Enough Political “Investments” Will Ruin Any Economy

    Do not think about, write about or deal with  human behavior without determining the effects of incentives.

   Wherein we see that the lobbying of sports organizations are especially effective in obtaining taxpayer money. Remember the Silverdome in Michigan–huge loss–the Toronto Dome–cost $125 M real cost $597 M sold for $125 M and then $25 M–as they say in politics–good deal. And the economic stimulus–didn’t happen. As they say in politics–our intentions were good so the results don’t matter. It’s what happens when a few people spend many other people’s money. Apparently these, and other similar examples, don’t inform people about the stupidity of subsidizing the athletic endeavours of a few and calling it good economic “investment.”

Sacramento’s Subsidy Kings
Paul Jacob

Oh, how the other half lives!

And lies.

By “the other half,” I don’t mean “the wealthy.” They’re as honest and decent as any other group. No, I’m talking about those with their hands on the levers of government power . . . along with their subsidy-seeking cronies.

Kevin Johnson, once a National Basketball Association all-star, now serves as the Mayor of Sacramento. Johnson garnered more than a thousand career steals mostly for the Phoenix Suns; he now plays a different game of plunder. He is assisting the Sacramento Kings by dishing out $258 million in tax dollars to build the team’s owners a brand new arena.

Actually, Mayor Johnson and city officials claim they’re splurging only $258 million, and most media outlets (including, absentmindedly, my own Common Sense e-letter) have repeated that “official” number. But the true amount of the subsidy must also count the 3,700 parking spaces handed over for free to the NBA franchise, and include various infrastructure subsidies, tax breaks and other bennies, too.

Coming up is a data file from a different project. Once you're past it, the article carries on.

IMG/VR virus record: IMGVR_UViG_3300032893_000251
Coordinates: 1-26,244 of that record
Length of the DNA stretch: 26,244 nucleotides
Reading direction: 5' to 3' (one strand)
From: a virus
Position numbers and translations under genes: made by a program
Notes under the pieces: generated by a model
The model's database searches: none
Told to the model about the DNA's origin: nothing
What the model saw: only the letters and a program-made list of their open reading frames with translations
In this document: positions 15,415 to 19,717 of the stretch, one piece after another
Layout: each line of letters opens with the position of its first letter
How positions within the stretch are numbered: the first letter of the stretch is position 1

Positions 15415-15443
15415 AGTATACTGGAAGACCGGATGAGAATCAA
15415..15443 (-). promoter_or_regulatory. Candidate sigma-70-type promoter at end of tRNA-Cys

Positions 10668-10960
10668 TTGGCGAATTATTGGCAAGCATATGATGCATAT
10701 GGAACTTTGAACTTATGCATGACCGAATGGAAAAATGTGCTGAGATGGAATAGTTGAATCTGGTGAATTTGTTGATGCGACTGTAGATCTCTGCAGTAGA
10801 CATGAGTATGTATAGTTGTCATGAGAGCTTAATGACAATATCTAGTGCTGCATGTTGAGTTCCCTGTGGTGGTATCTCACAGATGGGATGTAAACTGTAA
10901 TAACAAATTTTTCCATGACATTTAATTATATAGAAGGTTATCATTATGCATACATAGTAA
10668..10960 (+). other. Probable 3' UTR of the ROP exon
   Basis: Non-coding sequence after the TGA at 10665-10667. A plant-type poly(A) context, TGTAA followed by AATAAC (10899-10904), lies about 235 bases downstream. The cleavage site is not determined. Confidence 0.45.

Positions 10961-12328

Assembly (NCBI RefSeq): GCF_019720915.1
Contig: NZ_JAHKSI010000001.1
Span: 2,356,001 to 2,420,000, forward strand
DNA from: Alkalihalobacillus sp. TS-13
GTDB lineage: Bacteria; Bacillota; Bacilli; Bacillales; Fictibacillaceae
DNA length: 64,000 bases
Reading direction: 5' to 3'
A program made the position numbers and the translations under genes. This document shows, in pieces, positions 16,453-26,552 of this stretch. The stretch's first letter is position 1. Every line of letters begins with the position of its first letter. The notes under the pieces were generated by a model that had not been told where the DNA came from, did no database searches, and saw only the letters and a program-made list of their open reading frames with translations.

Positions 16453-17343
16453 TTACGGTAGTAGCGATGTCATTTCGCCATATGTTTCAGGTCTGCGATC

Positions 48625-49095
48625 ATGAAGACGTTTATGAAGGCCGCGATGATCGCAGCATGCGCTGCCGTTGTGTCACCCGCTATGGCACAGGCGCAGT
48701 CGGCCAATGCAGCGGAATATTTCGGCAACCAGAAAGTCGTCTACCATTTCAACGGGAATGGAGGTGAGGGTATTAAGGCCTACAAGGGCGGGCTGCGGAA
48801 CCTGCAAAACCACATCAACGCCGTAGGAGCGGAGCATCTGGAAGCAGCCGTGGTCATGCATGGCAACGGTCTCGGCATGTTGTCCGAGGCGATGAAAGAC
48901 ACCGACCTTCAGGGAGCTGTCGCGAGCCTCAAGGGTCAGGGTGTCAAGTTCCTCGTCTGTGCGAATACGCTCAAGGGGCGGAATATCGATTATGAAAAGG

Thus, the total subsidy to the billionaire Kings’ owners amounts to nearly a third more, a whopping $334 million — roughly Sacramento’s yearly cost to provide all pay and benefits for the city’s entire workforce, including pensions and healthcare for all retired workers.

The city, however, boasts that the arena project will bring over $11 billion in economic benefits over the next few decades. That preposterous claim is now the subject of a legal challenge against the city.


    What they do in these circumstances is pick a number that looks good–it has to be a large enough multiple of the original “investment” so that it’s almost too good to be true. It always is too good to be true because it’s imaginary. For example, the multiple of return for “investing” in early education appears to be 6, a number that is made up.

“Documents discovered in the lawsuit show that those claims of benefits were invented by the subsidy seekers themselves, e-mailed to the city, and, by the magic of cut and paste, placed into the staff report, where the city’s elected leaders and the public were defrauded into believing they were reading the considered judgment of the professionals of government,” writes former deputy state treasurer Mark Paul at his The California Fix blog. “When the city staff spoke, the welfare seekers’ lips moved.”

As I wrote last year in this space, if there is a consensus among economists on anything, it would be that public spending on sports stadiums is not a driver of economic progress. University of Chicago economist Allen Sanderson states clearly, “If you want to inject money into the local economy, it would be better to drop it from a helicopter than invest it in a new ballpark.”